It’s summertime (practically), and many of us across the globe are reveling in the earth’s blossoming and bountiful natural beauty. Here at PicsArt, we want to help you capture the beauty around you, so we’ve spent quite a while discussing the importance of getting outdoors and shooting.

But landscape and nature photography is an incredibly difficult genre to master — mainly because there are so many landscape photos floating around. How does one go about capturing pictures that offer the eye something new? Truth is, while sometimes you can show up somewhere and your first shot will be golden, most of the time, if you really want to ensure novelty in your photograph, setting it up takes quite a bit of time.

Note, I didn’t say it takes fancy equipment; I said it takes time. If you’re venturing somewhere that’s relatively unexplored, sometimes that’s enough, simply because just a photograph of this place will be something people haven’t seen before. But other times you have to do quite a bit of scouting to find a truly unique vantage point or subject. Especially if the location you’re photographing is a frequently visited landmark, it’s really important to do a bit of scouting. Here are some tips for your shots that will help make it stand out.

Follow the Signs

Here’s one of my images from a trip I recently took to Southern Armenia. I really loved the way these two elements, the man-made danger sign and the natural mountainous backdrop, combined to create a contrast on nearly every single dimension. The sign is ominous in every way — it even contains a skull and crossbones. Placed in front of mystical mountains covered in a light fog, I love the way this image draws awareness to the harsh reality of this region — mining has been destroying the landscape for decades.


While the previous image shows a darker reality, I thought this image by Theresa (@luvbabygirl) was a nice way of showing that road signs don’t always have to have an ominous vibe to be eye-catching. This one, hoping to protect tortoises from becoming roadkill, is just too cute to be ignored and adds an element of humor to an otherwise quite generic image.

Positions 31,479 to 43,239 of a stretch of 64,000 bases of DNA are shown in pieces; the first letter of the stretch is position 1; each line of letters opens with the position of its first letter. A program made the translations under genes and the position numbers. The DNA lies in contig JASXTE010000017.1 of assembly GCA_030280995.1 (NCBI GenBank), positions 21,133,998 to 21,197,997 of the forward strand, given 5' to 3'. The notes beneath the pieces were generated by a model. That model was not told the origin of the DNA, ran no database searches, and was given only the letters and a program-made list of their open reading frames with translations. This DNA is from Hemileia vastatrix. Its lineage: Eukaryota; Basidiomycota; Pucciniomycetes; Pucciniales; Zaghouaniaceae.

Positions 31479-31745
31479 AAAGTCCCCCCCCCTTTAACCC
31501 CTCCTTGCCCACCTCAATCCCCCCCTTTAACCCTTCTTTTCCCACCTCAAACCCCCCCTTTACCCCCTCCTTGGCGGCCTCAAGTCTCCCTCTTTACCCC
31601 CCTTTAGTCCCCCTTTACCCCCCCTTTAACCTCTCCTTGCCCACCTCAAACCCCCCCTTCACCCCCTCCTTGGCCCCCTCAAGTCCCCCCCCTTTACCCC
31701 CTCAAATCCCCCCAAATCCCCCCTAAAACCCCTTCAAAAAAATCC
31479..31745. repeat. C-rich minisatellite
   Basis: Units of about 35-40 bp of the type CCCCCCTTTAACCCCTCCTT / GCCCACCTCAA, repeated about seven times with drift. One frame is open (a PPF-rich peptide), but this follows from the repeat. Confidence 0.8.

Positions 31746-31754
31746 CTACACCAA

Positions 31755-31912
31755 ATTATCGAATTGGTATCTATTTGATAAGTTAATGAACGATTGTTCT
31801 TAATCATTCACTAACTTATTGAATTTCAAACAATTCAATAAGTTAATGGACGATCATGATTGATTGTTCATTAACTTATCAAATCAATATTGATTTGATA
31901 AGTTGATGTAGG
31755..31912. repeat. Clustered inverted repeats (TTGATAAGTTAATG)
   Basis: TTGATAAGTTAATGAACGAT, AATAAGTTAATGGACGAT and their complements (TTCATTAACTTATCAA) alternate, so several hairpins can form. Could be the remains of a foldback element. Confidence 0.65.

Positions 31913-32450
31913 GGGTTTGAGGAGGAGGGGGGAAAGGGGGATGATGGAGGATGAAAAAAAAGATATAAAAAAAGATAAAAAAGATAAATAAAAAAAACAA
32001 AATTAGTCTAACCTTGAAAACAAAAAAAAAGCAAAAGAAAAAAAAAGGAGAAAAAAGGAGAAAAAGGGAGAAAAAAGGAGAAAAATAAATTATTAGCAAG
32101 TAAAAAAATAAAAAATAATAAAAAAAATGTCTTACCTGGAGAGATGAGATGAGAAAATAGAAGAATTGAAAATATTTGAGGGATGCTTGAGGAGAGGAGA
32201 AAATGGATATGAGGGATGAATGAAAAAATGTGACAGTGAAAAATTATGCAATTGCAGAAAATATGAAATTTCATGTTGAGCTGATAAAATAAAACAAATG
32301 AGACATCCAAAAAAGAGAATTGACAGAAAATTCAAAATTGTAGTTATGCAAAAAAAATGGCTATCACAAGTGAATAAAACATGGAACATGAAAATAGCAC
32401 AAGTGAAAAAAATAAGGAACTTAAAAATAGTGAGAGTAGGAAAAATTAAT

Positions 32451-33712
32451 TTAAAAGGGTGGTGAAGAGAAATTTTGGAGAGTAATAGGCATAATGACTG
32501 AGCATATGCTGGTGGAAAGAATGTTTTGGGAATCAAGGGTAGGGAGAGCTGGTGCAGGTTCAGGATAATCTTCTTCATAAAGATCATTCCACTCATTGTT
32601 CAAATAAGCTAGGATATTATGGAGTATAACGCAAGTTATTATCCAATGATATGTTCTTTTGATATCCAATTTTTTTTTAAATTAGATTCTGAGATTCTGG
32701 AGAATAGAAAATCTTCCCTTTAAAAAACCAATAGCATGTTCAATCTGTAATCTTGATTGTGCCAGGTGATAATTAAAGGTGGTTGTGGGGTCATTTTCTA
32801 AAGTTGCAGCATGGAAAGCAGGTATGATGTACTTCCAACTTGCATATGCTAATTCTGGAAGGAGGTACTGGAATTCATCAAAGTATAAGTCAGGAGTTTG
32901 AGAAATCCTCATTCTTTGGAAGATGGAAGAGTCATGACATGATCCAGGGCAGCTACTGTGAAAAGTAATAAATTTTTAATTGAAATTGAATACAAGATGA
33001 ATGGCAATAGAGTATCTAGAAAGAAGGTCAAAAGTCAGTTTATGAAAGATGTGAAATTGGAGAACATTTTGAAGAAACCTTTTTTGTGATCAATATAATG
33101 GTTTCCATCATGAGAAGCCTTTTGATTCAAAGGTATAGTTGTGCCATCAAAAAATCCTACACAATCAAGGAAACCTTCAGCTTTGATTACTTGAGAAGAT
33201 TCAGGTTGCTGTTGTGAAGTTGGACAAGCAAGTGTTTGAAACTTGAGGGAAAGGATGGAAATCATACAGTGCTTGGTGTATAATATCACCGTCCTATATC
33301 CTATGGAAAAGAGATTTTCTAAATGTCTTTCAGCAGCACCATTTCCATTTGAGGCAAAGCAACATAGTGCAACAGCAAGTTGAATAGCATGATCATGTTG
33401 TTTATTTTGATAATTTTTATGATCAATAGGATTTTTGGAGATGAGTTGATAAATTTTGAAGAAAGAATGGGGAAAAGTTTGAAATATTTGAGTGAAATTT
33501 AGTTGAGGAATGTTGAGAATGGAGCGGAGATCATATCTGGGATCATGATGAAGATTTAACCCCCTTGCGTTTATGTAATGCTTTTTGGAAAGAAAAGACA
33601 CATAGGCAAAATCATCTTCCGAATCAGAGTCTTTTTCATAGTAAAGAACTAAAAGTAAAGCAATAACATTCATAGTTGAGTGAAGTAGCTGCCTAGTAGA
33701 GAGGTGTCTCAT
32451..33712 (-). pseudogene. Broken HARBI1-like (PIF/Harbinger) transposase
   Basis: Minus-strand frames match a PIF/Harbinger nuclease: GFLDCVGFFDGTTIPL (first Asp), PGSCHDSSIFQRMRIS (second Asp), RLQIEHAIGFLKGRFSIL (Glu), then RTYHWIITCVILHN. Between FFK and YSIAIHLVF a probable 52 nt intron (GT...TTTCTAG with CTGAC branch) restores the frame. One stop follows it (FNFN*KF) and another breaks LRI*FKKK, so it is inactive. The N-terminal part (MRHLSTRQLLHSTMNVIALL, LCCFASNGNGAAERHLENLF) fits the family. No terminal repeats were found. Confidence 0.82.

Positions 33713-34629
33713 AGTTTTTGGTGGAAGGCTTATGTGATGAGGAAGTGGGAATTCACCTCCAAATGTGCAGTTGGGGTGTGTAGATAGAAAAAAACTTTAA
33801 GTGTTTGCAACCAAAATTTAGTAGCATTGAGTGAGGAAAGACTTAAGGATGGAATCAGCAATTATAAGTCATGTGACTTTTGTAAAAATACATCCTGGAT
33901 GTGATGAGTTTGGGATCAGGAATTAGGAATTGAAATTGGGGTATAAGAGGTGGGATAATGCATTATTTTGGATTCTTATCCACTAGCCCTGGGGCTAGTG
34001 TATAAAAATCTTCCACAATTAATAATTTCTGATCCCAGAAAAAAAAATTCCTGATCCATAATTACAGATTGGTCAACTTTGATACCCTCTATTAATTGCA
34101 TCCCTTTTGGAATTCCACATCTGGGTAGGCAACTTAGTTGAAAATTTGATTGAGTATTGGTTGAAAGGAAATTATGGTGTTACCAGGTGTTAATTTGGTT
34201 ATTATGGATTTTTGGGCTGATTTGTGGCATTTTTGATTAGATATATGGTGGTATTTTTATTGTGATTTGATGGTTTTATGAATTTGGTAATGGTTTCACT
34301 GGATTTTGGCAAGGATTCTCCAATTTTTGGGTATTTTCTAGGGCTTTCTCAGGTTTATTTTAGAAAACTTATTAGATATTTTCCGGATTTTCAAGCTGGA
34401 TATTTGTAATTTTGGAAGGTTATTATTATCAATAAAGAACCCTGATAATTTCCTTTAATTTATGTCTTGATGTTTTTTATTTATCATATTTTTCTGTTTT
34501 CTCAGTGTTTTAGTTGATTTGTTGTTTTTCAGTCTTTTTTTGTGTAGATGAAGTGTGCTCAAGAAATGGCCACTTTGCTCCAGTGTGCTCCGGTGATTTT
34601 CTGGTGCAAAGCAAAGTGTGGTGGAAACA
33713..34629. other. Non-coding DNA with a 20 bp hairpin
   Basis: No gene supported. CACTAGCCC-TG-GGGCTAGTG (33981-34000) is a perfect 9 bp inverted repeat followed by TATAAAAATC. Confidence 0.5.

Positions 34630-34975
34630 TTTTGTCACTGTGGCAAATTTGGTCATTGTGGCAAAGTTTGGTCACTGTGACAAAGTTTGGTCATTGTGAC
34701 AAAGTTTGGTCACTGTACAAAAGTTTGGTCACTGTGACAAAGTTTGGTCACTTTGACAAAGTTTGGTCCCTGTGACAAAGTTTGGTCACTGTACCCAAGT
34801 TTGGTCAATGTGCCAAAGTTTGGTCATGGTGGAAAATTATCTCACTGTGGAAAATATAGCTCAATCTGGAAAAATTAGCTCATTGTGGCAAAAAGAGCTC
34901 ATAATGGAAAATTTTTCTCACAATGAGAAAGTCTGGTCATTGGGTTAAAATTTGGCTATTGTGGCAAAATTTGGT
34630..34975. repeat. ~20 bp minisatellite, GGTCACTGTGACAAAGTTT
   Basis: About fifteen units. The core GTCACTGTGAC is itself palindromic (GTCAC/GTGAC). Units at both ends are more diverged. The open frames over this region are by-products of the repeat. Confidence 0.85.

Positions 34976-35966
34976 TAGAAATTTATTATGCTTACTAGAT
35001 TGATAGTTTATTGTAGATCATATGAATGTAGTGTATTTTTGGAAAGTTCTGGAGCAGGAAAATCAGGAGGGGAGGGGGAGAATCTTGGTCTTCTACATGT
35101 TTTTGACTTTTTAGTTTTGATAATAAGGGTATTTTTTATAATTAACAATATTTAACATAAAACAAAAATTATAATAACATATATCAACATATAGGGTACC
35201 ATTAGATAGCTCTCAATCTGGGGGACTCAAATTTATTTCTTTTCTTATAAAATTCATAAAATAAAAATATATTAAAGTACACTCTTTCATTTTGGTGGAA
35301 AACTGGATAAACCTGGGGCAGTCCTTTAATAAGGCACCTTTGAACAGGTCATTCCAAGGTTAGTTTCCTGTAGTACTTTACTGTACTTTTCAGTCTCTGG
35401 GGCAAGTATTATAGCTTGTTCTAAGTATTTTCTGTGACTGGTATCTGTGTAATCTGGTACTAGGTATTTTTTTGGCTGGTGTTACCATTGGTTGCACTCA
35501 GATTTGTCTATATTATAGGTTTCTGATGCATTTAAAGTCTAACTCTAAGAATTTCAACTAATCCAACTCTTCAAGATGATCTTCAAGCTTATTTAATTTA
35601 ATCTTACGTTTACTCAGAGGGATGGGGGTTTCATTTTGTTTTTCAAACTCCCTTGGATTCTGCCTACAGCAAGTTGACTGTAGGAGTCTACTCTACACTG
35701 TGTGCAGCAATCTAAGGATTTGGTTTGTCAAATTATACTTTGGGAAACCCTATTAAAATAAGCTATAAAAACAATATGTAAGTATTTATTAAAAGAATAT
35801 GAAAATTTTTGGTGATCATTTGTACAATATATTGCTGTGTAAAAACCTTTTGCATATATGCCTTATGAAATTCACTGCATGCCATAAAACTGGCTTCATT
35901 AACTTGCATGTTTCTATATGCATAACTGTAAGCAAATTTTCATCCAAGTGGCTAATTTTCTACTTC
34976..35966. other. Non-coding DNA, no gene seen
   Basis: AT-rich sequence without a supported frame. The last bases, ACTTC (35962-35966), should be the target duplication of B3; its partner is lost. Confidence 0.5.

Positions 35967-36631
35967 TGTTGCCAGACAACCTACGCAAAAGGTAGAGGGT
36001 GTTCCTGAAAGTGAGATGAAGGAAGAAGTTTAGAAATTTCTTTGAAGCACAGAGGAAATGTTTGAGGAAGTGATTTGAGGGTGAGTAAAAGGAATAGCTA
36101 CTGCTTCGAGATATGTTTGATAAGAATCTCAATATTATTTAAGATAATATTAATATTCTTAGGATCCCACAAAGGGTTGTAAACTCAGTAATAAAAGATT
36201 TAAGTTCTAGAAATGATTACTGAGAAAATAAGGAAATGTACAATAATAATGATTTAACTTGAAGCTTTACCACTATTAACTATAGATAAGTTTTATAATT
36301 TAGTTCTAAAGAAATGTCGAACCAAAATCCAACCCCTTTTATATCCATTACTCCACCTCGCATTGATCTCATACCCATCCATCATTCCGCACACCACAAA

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Capture Colors and Textures

Phil Koch’s (@philkoch1) gallery is filled with a magnificent array of landscape shots, each with its own distinct and incredibly powerful color palette. This one is a full of blues, greens and purples, but the rest of his images make use of all the colors mother nature has to offer. Part of this has to do with the editing process. How one edits their photos also influences the way colors will appear later on, but it’s also the photographer’s job to survey which scenes and which lighting at certain times of day will yield these results. The composition is also eye-catching for its split textures. The bottom portion of the photograph is made up by a field of flowers, and the top portion is billowing clouds. That they are separated by a tree-covered horizon really makes this image stand out.

In this image by Mauri (@maurizioghiandoni1), the textures are much flatter than in the one above, but interestingly, this helps draw vivid contrasts between the colors of the sky and of the hills, making for an extremely appealing photograph.

People and Poses


People and the poses they make are just as important as the stunning imagery that falls behind them! It can really make or break the vibe of your photo. Are they enhancing the mountain’s magnetic zen, or ruining it?

Now it’s your turn. Go on an adventure and upload some images to PicsArt photo editor, taking these tips into consideration. Share your shots with the hashtag #LandscapePhotography!

Author

Karine is a Staff Writer at PicsArt Photo Studio. She originally hails from Washington D.C. and currently lives in Yerevan, Armenia. A musician by training, she is also a freelance journalist and graphic designer who is passionate about the arts and the environment (in no particular order).